Tuesday, April 28, 2015

Eat at the Welcome Table

a person has applied for membership in our church.  i use the word "person" because i don't know how to refer to him/her; this applicant for membership dresses as a woman for church functions but dresses as a man in professional life.  biologically a man, my friend prefers to dress in female attire as often as possible.  i don't know whether he/she is a cross-dresser or transgender, so i should probably say my "acquaintance," rather than my "friend."  i have known him/her and worshiped with him for a number of years, but only recently did i come to know this acquaintance in her female incarnation.  when dressed as a man, he prefers to be called by his male birth-name; when in women's attire, she prefers a female cognate for the male name.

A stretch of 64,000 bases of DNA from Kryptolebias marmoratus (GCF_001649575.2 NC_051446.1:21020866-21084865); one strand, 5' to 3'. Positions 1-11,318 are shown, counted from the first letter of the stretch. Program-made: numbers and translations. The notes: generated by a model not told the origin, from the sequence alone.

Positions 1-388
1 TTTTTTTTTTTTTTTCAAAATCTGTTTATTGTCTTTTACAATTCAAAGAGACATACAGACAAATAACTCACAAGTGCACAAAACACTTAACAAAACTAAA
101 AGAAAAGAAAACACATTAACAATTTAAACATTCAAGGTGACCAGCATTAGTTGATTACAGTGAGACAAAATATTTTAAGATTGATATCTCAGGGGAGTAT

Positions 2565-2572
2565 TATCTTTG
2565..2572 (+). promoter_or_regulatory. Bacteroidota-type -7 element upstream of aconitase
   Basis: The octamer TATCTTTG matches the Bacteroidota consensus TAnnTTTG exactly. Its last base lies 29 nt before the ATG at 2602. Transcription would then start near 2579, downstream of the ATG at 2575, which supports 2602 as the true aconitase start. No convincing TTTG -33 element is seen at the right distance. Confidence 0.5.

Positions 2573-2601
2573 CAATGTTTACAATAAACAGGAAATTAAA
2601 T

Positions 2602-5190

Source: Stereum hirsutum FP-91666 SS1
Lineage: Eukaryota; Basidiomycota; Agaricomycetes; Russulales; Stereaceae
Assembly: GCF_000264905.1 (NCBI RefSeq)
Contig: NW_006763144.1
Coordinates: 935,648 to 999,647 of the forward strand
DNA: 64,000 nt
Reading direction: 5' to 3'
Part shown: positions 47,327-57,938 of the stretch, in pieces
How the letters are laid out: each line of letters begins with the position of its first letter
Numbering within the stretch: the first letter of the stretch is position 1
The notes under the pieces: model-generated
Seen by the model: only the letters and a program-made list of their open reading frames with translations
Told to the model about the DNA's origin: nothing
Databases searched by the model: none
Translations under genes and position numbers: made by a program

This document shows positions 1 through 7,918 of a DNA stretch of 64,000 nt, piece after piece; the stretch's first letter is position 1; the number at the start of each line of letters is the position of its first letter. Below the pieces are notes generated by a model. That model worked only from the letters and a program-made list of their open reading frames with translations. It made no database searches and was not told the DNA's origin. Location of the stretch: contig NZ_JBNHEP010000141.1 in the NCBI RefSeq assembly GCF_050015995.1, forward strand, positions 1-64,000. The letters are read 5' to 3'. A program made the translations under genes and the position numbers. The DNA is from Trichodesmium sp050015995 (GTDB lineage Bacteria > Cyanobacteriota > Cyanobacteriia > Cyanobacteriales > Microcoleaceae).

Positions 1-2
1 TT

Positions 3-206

we've been hearing a lot about transgender issues lately, what with prominent pieces on transgender children and their parents on the network evening news, bruce jenner's recent interview, and several offensively ridiculous bills that have been introduced by conservative state legislators in several states regarding bathroom access for transgender persons.  for those in my generation, it's a difficult issue to deal with.  it's one we'd rather were swept under the rug so that transgender folks could continue to suffer without calling their problems to our attention, but we can't do that, as this situation in our church demonstrates.